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200704900 - Efficacy of carcass analogs for restoring the productivity of nutrient limited salmonid streams

Sponsor: Columbia River Research Laboratory

Budgets: FY07: $442,707 | FY08: $476,635 | FY09: $501,996

Short description: This project will assess the influence of seasonal additions of salmon carcass analogs on various measures of stream productivity and nutrient flow through the aquatic community.

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Final Council recommendation (Nov 2006)

Funding category: Expense

Recommended budgets: FY07: $0 | FY08: $0 | FY09: $0


ISRP final recommendation: Fundable


There are not many studies that have evaluated this issue, so this is a valuable proposal. The background for the proposal was adequate. This study has the potential to evaluate carcass analogs, provided a suitable experimental design can be implemented. The development of carcass analogs represents a new technology that deserves investigation in controlled field studies before the region commits to wholesale acceptance. In general, the proposal does a good job of relating the study to the general issue of deliberate nutrient enrichment to boost stream productivity, although the early work of C. E. Warren and colleagues at Oregon State University on nutrient enrichment of streams is often overlooked and should be reviewed by project sponsors. The practice of releasing salmon carcasses from hatcheries is widespread, but there are considerable logistical problems with deploying large numbers of carcasses throughout a stream network. The recent development of carcass "analogs" has been suggested as a much more tractable method, with the additional advantage of being able to deploy the material at the desired time and place -- not just when fish are available from a hatchery. Relatively few studies have monitored the biological effects of deliberate carcass releases, and with this new technology the effects remain largely unknown. The proposal does not explain what carcass analogs are (pelletized, pasteurized fishmeal derived from spawned-out hatchery salmon), and of the five assumptions about their advantages given, only assumption 3 (easy to transport) and assumption 5 (stable supply) should be taken at face value. The others (pathogen-free, closely mimic nutrients from natural carcasses, and similar breakdown rate) should be tested. The proposal describes how carcass analogs have been deployed in the Wind River watershed in 2005, but does not mention any results. The claim is made that the Pearsons et al. (2003) study of carcass analog enrichment of a Yakima River tributary "restored food pathways by direct consumption and food chain enhancement"; however, in a recent presentation these authors have further stated "Except for an initial increase in growth approximately 6 weeks after analogs were stocked, we detected no effect of analogs on either growth or abundance of trout." Two other important references are omitted: Sanderson and Kiffney's (2003) progress report on carcass analog additions to streams in the Salmon River basin, and S. Claeson's M.S. thesis at OSU on experimental whole carcass effects on food webs in the upper Wind River. The objectives are worthwhile and the proposal does a good job of covering the bases with regard to biological response -- water chemistry, periphyton, benthic invertebrates (although it is odd that only grazers will be analyzed for stable isotopes), resident fishes, and contaminants. Using a predetermined range of carcass analog densities is a good idea, since the Yakima study of Pearsons et al. did not appear to have detected sustained trophic enrichment. One of the most important questions the proposal does not address is how the amount of natural spawning by Chinook and steelhead will be factored into the analyses. Although the proposal does not contain a map of the study streams, they appear to be located in the vicinity of the Carson hatchery. Thus, it seems possible that there will be some natural spawning in the study streams (the proposal does not specify if sites will be located above barriers to anadromous species). If natural spawning is distributed unequally among the study sites it could confound the objectives of the research. If there is no salmon spawning at any of the study sites, the objective of the work is slightly compromised because the study will have taken place in streams where aquatic communities have not adapted to historical salmon spawning over time. The proposal does not justify why a 500m upstream control and 500m downstream treatment approach was selected, as opposed to treating an entire stream with carcass analogs and pairing sites with untreated control streams to the extent possible. The methods for sampling the periphyton, aquatic invertebrates, and fishes are standard techniques and should work well. Surprisingly, fish species were not specified. How does fish community composition vary among streams?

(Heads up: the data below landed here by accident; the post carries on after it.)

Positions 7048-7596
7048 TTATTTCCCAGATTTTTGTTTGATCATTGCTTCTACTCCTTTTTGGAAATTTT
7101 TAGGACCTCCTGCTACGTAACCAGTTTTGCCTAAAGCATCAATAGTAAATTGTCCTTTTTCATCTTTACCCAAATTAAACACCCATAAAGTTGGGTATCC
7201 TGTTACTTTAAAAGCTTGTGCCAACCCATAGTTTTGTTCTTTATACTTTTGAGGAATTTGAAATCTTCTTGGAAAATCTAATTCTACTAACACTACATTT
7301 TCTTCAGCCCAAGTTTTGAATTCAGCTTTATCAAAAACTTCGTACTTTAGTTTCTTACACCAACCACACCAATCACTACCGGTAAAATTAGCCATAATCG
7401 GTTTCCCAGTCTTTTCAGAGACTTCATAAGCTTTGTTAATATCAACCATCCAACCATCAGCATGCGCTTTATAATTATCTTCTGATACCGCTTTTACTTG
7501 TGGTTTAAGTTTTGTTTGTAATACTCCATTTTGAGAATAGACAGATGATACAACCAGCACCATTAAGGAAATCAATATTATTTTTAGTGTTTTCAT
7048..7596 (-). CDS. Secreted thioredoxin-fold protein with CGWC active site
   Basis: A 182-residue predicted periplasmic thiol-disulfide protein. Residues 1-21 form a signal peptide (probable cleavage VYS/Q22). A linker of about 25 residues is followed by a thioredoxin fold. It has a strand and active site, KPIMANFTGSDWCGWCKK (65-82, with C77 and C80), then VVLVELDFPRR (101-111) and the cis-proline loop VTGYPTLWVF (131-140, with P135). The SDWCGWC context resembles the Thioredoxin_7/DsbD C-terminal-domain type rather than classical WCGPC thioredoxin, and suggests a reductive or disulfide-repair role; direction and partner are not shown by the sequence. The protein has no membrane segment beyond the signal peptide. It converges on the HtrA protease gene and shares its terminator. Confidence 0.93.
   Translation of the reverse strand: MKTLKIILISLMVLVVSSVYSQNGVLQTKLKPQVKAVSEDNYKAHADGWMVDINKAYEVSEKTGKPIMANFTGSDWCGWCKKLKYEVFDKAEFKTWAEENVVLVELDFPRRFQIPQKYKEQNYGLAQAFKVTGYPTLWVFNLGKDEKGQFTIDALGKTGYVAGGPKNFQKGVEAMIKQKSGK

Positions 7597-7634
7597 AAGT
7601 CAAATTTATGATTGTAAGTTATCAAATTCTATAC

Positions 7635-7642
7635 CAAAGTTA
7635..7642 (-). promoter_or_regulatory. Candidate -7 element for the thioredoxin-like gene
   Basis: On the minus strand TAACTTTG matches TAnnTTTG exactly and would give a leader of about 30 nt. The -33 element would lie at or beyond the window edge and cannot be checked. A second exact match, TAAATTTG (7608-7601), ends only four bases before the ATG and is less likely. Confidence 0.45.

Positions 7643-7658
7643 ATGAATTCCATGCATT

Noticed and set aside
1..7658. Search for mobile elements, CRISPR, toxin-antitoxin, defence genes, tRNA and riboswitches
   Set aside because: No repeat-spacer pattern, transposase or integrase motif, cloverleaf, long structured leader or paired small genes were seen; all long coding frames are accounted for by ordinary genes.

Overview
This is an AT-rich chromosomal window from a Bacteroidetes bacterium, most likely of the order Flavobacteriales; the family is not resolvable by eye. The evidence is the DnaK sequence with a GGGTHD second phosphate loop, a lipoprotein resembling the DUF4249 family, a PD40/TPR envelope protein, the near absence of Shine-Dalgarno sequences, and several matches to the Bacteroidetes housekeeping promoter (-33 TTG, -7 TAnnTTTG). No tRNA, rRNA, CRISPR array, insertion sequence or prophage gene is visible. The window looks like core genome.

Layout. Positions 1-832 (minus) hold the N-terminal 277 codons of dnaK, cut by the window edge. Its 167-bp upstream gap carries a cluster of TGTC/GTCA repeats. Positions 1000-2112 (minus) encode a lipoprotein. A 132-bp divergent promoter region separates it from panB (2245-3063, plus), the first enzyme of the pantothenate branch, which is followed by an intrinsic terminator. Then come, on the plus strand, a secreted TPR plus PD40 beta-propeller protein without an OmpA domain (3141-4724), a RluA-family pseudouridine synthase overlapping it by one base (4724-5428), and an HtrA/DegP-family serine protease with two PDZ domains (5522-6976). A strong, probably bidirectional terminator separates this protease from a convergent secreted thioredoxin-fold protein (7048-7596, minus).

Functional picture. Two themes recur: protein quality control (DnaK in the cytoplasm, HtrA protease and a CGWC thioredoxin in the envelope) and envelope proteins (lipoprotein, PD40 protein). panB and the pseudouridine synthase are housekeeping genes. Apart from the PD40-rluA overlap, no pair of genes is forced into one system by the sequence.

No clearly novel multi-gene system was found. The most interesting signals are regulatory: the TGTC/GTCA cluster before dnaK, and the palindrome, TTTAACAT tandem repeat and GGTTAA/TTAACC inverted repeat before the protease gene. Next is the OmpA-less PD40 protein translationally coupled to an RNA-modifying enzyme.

State/province recommendation: MS: Recommended Action

Review group: MSRT

Recommended budgets: FY07: (n/a) | FY08: (n/a) | FY09: (n/a)

Comment: The Council recently funded several coordinated studies on nutrient enhancement. The MSRT question the need for further basic research. There is nutrient enhancement occurring via carcass placement consistent with state permits. If recommended for funding, this project should be coordinated with other nutrient enhancement projects being funded in the subbasins.